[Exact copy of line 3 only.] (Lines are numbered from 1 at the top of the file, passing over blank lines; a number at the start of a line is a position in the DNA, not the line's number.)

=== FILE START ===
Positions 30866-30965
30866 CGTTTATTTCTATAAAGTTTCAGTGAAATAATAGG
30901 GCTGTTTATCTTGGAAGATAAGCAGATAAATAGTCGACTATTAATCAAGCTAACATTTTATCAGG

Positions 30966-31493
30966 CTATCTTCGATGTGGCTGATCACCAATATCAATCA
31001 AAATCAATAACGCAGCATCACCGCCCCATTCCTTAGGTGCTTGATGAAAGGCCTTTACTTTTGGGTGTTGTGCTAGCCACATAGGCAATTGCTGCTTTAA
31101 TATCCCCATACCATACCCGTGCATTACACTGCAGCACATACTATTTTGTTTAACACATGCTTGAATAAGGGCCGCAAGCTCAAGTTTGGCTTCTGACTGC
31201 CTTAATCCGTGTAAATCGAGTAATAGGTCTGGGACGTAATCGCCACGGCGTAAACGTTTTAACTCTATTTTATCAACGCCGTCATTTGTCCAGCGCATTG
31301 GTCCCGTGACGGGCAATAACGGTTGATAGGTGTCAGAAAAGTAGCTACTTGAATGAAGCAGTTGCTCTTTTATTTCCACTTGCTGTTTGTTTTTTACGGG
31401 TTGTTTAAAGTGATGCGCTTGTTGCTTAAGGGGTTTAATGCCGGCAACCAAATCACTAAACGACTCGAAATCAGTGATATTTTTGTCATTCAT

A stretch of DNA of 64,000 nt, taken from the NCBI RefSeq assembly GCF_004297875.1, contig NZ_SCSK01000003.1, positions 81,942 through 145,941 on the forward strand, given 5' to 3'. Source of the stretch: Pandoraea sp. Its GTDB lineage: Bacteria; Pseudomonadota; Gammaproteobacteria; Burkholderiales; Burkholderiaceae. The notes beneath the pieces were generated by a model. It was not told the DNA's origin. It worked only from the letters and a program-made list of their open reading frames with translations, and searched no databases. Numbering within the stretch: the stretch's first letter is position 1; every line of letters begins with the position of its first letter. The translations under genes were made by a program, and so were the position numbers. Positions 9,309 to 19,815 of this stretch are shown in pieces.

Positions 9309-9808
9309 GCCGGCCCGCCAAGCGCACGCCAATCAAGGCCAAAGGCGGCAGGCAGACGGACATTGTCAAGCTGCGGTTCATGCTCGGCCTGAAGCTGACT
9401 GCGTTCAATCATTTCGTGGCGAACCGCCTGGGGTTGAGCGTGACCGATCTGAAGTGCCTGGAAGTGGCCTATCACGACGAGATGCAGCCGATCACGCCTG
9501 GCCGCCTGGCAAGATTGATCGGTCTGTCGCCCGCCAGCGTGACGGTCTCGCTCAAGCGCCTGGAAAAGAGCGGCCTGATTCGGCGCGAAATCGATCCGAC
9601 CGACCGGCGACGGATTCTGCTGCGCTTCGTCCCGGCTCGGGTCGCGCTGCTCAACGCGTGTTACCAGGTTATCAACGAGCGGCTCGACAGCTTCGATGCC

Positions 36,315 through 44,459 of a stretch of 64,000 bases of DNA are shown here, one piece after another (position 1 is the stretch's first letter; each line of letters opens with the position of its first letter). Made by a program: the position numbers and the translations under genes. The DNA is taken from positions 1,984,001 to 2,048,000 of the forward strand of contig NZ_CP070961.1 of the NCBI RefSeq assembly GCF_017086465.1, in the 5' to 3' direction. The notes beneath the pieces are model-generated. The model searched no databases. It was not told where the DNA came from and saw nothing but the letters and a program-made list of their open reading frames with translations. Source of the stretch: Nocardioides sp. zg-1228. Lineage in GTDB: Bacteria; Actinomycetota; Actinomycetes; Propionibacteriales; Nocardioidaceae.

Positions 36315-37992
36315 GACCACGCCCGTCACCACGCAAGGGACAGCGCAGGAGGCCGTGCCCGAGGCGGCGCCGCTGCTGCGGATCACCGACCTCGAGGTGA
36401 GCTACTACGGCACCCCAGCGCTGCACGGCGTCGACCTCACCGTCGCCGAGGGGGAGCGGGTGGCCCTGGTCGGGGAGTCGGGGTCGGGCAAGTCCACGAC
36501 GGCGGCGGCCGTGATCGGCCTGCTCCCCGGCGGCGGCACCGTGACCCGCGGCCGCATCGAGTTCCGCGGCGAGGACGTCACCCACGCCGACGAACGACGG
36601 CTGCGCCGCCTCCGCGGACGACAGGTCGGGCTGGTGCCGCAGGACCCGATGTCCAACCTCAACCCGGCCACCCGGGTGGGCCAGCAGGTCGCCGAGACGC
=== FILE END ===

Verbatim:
30901 GCTGTTTATCTTGGAAGATAAGCAGATAAATAGTCGACTATTAATCAAGCTAACATTTTATCAGG